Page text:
Earlier I reported on the lawsuit in the Northern District of California challenging the new “International Megan’s Law” which codified a program previously put in place by the United States Marshall’s Service called “Operation Angel Watch.” Under that program, the Marshall’s Service notified foreign countries when a convicted sex offender was traveling to their country. As a result of this program, we’ve seen a number of people being turned back at the border, particularly into Mexico. Despite vigorous opposition, Congress passed into law the “IML” which required convicted sex offenders to give twenty-one days notice before traveling and provided that their passports must have a special designation that they are a convicted sex offender.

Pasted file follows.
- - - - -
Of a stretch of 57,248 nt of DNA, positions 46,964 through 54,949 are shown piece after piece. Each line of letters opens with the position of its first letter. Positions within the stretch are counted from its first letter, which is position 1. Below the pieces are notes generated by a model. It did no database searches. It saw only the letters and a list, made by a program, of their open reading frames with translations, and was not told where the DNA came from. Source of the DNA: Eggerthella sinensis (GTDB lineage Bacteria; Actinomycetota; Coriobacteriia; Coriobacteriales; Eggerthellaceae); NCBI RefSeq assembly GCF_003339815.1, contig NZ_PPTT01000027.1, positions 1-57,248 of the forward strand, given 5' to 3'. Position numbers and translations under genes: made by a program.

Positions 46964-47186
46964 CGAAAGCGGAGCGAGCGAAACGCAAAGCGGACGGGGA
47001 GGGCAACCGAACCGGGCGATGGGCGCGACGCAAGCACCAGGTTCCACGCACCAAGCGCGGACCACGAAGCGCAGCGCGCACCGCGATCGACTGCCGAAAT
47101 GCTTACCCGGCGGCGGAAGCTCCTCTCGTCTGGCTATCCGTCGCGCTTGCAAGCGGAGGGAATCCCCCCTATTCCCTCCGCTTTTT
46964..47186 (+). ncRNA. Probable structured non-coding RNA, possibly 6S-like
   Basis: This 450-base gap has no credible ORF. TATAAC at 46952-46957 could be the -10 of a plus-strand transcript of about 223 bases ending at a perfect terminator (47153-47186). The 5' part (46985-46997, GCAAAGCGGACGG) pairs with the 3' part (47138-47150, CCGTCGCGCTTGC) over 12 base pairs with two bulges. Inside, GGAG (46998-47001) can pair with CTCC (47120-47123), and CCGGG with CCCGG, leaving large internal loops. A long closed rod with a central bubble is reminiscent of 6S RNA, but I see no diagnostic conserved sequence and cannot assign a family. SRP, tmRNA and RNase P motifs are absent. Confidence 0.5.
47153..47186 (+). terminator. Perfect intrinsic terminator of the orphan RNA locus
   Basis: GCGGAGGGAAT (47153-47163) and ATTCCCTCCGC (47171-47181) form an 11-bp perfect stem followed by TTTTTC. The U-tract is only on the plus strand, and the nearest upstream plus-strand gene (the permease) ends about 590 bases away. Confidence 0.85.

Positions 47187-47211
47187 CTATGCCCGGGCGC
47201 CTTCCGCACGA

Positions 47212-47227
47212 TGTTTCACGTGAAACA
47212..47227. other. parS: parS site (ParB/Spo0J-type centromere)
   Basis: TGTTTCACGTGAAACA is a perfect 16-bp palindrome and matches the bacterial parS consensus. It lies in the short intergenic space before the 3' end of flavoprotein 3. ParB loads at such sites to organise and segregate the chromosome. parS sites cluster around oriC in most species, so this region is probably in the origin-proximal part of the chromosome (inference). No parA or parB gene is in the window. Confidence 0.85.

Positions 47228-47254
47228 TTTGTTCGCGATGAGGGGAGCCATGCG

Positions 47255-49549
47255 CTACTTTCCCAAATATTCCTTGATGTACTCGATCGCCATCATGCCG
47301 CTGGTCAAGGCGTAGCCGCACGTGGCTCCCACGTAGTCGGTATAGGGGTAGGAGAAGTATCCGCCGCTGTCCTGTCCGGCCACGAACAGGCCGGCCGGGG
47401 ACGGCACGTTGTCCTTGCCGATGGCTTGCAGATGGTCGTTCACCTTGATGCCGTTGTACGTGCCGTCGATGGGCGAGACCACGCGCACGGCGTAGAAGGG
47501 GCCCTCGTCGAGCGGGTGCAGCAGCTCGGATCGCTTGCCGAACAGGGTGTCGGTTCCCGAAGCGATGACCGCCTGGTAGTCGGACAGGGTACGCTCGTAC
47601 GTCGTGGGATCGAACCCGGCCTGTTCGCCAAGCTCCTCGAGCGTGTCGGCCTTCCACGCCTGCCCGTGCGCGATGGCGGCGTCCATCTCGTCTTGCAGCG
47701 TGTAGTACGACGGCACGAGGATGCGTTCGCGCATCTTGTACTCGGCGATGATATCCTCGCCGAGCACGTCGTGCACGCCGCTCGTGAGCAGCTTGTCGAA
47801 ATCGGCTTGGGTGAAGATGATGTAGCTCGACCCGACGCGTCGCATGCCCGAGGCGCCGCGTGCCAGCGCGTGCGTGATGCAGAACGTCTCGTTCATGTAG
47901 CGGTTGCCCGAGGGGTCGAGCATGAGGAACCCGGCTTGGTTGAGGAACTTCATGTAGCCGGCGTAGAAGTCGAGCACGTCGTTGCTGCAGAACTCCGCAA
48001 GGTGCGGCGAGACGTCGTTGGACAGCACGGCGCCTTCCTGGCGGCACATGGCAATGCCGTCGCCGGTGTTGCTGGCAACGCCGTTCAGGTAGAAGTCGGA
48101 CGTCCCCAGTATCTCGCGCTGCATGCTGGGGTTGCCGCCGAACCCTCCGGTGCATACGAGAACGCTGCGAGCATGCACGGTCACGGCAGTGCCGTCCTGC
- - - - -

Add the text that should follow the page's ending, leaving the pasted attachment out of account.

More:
A civil rights group filed suit challenging the law but were dealt a setback last week when a US District Court Judge in California denied the group an injunction barring the enforcement of the law. While it is not “game over,” things are not looking good. The judge opined that there is no constitutional right to international travel . She also, however, suggested that challenges to the identifier are not ripe for judicial review because the regulations have not been finalized for these passports.